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      My work is my play, and I tend to get bored trying to do leisure. But I'm an official Florida Man now and have to take advantage of the sun, surf, and balmy nights.

      I love boating. Bimini for breakfast! 

      I used to take my cars on the racetrack in Palm Beach when I had better reflexes. Same for aerobatics, noted below.

      We built our dream home on the beach, which is hard to complain about, but it does require constant maintenance. Sort of like a boat that doesn't move. 





      Sometimes I'll spend months on a home project that literally blows away if a storm hits our shore.  Like furnishing a corner of our beach with a conversation pit and seeing a waterspout come onto shore and whisk it away.  After watching new trees and foliage die in our sandy soil like a plant graveyard, I made sanctuaries out of artificial plants and trees I call my "evergreens."

Cruising Fort Lauderdale's canals.

The dolphins, from the Fountainbleu Hotel c 1959, spit water at each other across the pool.


Nothing grows in our sandy soil. I built this Tiki sanctuary with 100% artificial plants.

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THE T6 TEXAN:  Overengineered and sturdy enough to remain in service until the 1960s.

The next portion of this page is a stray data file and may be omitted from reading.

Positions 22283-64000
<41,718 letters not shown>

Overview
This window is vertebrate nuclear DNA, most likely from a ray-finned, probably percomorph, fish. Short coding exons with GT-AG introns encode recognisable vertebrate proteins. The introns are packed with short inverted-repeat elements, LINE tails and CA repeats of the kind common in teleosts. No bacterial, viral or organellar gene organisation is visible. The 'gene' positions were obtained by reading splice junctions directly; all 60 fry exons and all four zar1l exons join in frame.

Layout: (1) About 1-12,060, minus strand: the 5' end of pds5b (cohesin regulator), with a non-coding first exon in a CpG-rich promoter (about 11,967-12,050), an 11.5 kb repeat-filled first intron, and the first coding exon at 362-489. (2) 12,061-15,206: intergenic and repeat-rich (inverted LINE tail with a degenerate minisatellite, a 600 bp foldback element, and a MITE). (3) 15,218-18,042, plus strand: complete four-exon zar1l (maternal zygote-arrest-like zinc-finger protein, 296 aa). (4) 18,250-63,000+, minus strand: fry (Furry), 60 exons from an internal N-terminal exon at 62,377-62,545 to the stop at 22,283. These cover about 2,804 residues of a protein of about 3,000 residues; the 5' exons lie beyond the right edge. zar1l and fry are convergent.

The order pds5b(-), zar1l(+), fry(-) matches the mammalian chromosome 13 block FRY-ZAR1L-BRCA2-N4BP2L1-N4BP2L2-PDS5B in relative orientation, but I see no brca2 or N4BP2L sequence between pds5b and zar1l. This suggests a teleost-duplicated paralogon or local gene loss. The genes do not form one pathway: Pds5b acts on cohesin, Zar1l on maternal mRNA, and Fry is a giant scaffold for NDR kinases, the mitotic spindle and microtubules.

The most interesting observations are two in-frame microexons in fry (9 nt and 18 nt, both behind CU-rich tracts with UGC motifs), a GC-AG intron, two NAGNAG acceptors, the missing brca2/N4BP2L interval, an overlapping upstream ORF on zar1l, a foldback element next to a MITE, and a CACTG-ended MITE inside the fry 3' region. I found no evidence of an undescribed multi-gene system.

THE P51D MUSTANG: The distinctive whine comes from air rushing through openings for the radiator and six gun ports.

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My wife Carolyn always danced gracefully while I dragged both left feet to the floor. I signed us up for ballroom dancing lessons with awe-inspiring professionals from Eastern Europe and now we can hustle the night away with the best of them.

      I learned to fly aerobatics without even a VFR pilot's license, thus needed an Instructor in the back seat when I took to the skies. 

     Exploring my passion for World War Two warbirds, I learned basic aerobatic maneuvers in the North American T6 Texan, the primary trainer for all Navy aviators and Army Air Force pilots in the early war years. 

      A Florida company offers simulated "dogfights" using two T6 trainers armed with laser cannon.  Although I was usually outclassed by former military or aero-engineering professionals, I didn't care. I loved the action.  And the fact that I didn't burn a smoking hole in the ground afterwards if I took a hit.

        My aspirational warbird was the P51 Mustang "pursuit plane" (fighter,) probably the most satisfying  piston engine aircraft ever built and almost as fast as a jet in a dive. 

        The 2-seater version of the P51 was notoriously hard to find in the first turned up in New Zealand, where a masterful instructor taught me the Hammerhead with a nose-down vertical dive.  Just like Vera, the WASP pilot from World War Two in my forthcoming book Regressor.

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